AI and the IoT and big data analysis can help you to understand your health

all over the world 20% or 30% of people seem to be health geeks

there's a trend for companies to see health as an asset that you need to invest in

poor health decreases the Japanese GDP by 7%

lifestyle-related data is the key for success in healthcare

the number of elderly people in Japan working late in life is increasing

INTERVIEW: Siddhartha Chaturvedi, Microsoft

AI is a tool that amplifies other things you can do

AI's becoming much more accessible to domain experts - you don't have to be a developer

Internet of Medical Things (IoMT) could potentially understand what your baseline is

with InterpretML you can see which factors weigh on a particular outcome

Chapter 6: Conclusion

tackling obesity at a population level requires making the healthy choice the easy choice

living longer is linked to living greener

data is the richest renewable resource on earth

technology can help you - and sharing your data for the common good can help everyone else too

Book Amazon

See also: Company Representative Tina Woods - CEO and Co-Founder, Longevity International. Author of Live Longer with AI

Details last updated 18-Oct-2020

Mentioned in this Resource

Alex Zhavoronkov

CEO of InSilico Medicine & Deep Longevity. CSO of Biogerontology Research Foundation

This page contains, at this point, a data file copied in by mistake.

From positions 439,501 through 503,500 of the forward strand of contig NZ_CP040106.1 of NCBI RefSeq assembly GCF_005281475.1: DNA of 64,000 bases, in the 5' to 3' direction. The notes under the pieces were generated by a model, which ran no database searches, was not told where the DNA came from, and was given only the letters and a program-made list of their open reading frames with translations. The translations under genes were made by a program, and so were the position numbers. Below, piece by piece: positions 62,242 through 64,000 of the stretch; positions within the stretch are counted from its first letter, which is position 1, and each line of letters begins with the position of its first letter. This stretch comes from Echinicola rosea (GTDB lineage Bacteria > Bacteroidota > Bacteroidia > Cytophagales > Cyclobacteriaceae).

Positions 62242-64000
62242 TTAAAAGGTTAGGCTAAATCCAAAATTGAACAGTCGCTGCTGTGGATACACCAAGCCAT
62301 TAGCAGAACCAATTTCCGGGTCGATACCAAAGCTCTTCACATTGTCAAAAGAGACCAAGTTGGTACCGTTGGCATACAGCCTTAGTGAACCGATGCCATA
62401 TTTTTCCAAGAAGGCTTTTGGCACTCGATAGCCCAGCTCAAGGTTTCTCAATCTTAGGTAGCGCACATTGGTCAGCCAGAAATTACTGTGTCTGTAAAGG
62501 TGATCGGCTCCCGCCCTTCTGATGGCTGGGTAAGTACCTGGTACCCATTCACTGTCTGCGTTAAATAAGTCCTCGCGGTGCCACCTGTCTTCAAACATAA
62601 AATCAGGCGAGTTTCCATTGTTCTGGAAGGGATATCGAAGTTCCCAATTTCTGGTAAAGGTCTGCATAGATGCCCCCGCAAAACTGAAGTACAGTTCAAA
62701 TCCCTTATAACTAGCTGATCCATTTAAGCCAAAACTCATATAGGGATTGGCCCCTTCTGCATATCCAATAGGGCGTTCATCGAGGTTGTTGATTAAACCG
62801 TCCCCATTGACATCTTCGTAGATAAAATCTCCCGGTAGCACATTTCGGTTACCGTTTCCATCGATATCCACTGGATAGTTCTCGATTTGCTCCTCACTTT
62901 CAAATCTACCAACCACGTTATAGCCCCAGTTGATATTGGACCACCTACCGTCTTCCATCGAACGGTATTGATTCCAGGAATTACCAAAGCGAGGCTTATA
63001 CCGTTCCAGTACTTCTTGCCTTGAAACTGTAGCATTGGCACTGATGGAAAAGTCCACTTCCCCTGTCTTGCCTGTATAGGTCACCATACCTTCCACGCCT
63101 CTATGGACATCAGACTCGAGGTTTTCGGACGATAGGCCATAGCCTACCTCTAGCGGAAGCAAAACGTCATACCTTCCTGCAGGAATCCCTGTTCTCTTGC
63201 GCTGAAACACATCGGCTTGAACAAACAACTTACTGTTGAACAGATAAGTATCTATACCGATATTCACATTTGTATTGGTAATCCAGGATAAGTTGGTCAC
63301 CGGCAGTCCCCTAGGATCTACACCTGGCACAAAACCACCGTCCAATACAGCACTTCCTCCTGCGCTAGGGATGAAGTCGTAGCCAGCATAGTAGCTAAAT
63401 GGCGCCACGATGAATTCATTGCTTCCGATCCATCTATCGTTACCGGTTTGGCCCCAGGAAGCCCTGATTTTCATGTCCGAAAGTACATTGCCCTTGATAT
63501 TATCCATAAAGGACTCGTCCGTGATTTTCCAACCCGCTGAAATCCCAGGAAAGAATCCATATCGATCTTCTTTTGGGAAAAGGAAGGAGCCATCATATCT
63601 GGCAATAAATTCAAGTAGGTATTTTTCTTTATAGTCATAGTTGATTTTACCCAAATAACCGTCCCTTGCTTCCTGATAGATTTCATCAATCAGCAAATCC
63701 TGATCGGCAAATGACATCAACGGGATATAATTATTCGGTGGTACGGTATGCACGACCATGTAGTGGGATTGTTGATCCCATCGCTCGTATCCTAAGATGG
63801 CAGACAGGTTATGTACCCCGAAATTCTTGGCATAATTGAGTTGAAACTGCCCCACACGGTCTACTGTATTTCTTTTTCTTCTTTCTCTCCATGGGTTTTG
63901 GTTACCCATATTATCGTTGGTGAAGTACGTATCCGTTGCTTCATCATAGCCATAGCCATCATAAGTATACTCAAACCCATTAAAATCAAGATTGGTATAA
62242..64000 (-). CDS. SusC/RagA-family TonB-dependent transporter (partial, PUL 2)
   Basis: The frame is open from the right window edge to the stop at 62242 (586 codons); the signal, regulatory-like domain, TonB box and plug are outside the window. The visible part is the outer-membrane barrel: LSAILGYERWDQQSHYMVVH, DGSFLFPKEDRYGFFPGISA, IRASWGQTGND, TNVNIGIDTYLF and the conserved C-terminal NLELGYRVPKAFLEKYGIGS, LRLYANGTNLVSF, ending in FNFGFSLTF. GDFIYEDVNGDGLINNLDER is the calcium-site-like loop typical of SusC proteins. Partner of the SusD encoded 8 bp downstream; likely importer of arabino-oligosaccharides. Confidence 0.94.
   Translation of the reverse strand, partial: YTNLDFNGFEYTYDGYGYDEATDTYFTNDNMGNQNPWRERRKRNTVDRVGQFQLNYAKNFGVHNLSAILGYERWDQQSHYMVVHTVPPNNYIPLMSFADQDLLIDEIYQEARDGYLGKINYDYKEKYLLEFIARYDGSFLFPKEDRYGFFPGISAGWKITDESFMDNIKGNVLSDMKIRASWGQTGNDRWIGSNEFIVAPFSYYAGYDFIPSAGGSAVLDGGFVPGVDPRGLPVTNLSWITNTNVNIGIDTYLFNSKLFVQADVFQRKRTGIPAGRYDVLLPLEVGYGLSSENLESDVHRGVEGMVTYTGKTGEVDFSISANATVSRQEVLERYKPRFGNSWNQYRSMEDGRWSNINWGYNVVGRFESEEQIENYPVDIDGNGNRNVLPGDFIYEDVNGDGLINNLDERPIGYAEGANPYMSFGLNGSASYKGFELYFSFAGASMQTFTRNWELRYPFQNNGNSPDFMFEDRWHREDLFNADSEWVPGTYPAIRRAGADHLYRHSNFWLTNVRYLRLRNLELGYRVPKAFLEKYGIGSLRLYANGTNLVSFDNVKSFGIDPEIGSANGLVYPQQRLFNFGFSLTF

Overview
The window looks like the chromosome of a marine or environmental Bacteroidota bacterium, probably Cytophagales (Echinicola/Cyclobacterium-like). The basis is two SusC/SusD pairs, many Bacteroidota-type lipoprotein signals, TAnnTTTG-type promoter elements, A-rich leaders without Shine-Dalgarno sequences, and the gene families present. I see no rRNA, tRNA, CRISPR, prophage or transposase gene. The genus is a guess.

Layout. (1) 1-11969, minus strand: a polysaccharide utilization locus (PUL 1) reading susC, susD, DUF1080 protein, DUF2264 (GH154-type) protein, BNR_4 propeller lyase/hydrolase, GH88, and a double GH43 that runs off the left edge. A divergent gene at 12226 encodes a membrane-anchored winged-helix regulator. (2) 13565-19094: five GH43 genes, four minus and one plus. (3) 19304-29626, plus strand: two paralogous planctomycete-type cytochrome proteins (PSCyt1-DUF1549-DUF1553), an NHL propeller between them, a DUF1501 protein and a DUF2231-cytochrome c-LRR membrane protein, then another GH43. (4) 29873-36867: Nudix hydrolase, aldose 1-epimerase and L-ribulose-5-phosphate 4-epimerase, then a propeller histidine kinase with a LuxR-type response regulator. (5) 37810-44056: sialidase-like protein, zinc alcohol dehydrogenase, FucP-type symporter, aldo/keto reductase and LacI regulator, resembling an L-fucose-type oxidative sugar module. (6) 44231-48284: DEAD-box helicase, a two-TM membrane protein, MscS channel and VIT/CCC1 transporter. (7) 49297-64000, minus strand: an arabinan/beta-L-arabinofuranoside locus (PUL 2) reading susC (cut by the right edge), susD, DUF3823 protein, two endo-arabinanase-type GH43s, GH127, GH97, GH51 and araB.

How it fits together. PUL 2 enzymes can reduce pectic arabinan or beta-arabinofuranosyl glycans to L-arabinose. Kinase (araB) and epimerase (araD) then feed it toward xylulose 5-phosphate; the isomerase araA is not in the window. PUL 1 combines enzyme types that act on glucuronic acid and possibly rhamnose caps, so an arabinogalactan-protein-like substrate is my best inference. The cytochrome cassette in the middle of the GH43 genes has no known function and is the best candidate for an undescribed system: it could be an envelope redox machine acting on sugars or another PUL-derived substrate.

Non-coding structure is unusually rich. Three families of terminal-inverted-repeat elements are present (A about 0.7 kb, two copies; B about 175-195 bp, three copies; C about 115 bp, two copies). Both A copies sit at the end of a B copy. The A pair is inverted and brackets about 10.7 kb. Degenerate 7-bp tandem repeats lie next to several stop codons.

Aubrey de Grey

President and Chief Science Officer at Longevity Escape Velocity (LEV) Foundation

Bertalan Meskó

The Medical Futurist and the Director of The Medical Futurist Institute

Brian Kennedy

Prof of Biochemistry and Physiology at NUS, CSO Ponce De Leon Health

Carol Routledge

Director of Research at Alzheimer’s Research UK.

Dmitry Kaminskiy

Managing partner at Deep Knowledge Ventures

José Cordeiro

Engineer, economist, futurist, and transhumanist

Keith Comito

President at Life Extension Advocacy Foundation.

Nic Palmarini

Director at UK's National Innovation Centre for Ageing

Nir Barzilai

Founding director of the Institute for Aging Research

Sergey Young

Author and Longevity investor and visionary.

Shafi Ahmed

Multi award winning cancer surgeon from the Royal College of Surgeons of England

Live Longer with AI is also referenced in the following:

ARDD 2021 - 8th Aging Research and Drug Discovery Meeting

31-Aug-2021 to 03-Sep-2021

Online event about latest progress in the molecular, cellular and organismal basis of aging organized by University of Copenhagen chaired by Morten Scheibye-Knudsen, Daniela Bakula and Alex Zhavoronkov, and with many speakers.

Topics mentioned on this page:
Artificial Intelligence (AI), Life Extension